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So I have a linearly independent subset of $\mathbb{F}_q^n$ and I'm trying to extend it to a basis. I heard this can be done, but I can't find an algorithm for actually doing it. Can you help me?

Also, what if it wasn't a subset of $\mathbb{F}_q^n$, but rather an arbitrary vector space $V$?

Thanks!

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Let $v_i$ be the vector all of whose coordinates are $0$ except the $i$-th coordinate, which is $1$. Take your linearly independent subset $S_0$. Test whether $S_0\cup\{v_1\}$ is a linearly independent set or not. If linearly independent, add $v_1$ to $S_0$, to get $S_1$. If not linearly independent, discard $v_1$. Continue to $v_2$. It may save time to do the requisite row reductions simultaneously. –  André Nicolas Apr 6 '12 at 17:44
    
@AndréNicolas: is there a fast way to determine whether a set is linearly independent? –  badatmath Apr 6 '12 at 17:48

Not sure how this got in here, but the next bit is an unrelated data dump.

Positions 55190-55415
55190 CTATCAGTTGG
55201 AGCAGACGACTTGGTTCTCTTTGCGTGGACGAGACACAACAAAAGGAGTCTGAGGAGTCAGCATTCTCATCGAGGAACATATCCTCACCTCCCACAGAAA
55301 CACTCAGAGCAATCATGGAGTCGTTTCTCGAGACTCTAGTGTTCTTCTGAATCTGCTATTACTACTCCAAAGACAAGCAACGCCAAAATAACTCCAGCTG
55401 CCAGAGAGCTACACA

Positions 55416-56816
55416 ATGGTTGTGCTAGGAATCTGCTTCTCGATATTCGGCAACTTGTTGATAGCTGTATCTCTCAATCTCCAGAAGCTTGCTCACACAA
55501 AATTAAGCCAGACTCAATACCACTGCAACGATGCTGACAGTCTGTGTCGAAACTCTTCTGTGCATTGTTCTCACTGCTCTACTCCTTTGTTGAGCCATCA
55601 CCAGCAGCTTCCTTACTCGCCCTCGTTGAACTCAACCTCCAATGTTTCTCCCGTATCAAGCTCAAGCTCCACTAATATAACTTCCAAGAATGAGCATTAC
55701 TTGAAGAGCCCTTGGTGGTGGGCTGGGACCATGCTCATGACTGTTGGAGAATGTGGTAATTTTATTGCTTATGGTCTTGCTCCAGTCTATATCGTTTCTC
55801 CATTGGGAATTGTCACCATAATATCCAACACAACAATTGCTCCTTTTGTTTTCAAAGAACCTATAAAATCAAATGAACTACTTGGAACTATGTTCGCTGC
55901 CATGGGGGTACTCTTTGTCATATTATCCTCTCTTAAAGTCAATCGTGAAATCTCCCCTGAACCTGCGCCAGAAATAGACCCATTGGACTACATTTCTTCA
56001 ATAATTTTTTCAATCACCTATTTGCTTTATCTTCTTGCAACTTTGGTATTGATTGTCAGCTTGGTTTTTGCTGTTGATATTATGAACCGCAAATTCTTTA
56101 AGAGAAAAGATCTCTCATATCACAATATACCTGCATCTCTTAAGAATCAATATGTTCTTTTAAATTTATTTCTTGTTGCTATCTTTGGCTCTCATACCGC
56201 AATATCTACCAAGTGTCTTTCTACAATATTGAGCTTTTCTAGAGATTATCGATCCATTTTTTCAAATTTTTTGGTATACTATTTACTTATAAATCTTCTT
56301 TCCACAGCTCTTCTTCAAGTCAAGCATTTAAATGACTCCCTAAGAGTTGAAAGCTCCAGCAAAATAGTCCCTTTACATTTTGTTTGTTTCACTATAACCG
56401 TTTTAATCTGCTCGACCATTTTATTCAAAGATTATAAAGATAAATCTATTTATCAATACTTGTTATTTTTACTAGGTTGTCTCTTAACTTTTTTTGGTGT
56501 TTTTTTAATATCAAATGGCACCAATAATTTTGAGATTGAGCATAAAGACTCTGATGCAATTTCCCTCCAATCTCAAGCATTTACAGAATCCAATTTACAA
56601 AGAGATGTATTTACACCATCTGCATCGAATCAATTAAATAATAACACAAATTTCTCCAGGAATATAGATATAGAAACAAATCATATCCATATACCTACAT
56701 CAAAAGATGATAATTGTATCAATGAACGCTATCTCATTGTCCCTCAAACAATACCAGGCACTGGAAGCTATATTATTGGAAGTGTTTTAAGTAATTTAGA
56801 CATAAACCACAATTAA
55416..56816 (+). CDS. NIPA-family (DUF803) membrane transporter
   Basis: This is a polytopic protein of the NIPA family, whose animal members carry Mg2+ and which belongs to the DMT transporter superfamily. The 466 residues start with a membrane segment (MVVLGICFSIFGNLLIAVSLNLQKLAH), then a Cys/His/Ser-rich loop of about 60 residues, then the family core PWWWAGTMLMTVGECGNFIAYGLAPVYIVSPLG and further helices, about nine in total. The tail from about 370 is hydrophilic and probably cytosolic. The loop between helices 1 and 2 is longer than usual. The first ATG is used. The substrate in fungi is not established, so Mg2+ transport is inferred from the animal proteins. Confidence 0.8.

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For small collections, eyeballing usually works. For larger ones, use row reduction. The answer by Quimey says this. –  André Nicolas Apr 6 '12 at 17:50
    
@AndréNicolas: Okay, thanks :) –  badatmath Apr 6 '12 at 17:51
    
Please excuse my ignorance, but what is $\Bbb F^n_q$? –  David Mitra Apr 6 '12 at 18:13
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1 Answer

up vote 4 down vote accepted

The gaussian elimination algorithm might be useful. Take a look at here. If you put your vectors as rows of a matrix and you compute the echelon form you should add the vector $e_i$ if there is no row starting (with $1$) at column $i$.

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Awesome! Thanks <3 –  badatmath Apr 6 '12 at 17:50
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+1 @badatmath, do observe that the same algorithm works with any field (e.g. the reals) in place of $\mathbb{F}_q$. –  Jyrki Lahtonen Apr 6 '12 at 17:56
    
@JyrkiLahtonen Cool observation, –  badatmath Apr 6 '12 at 21:39
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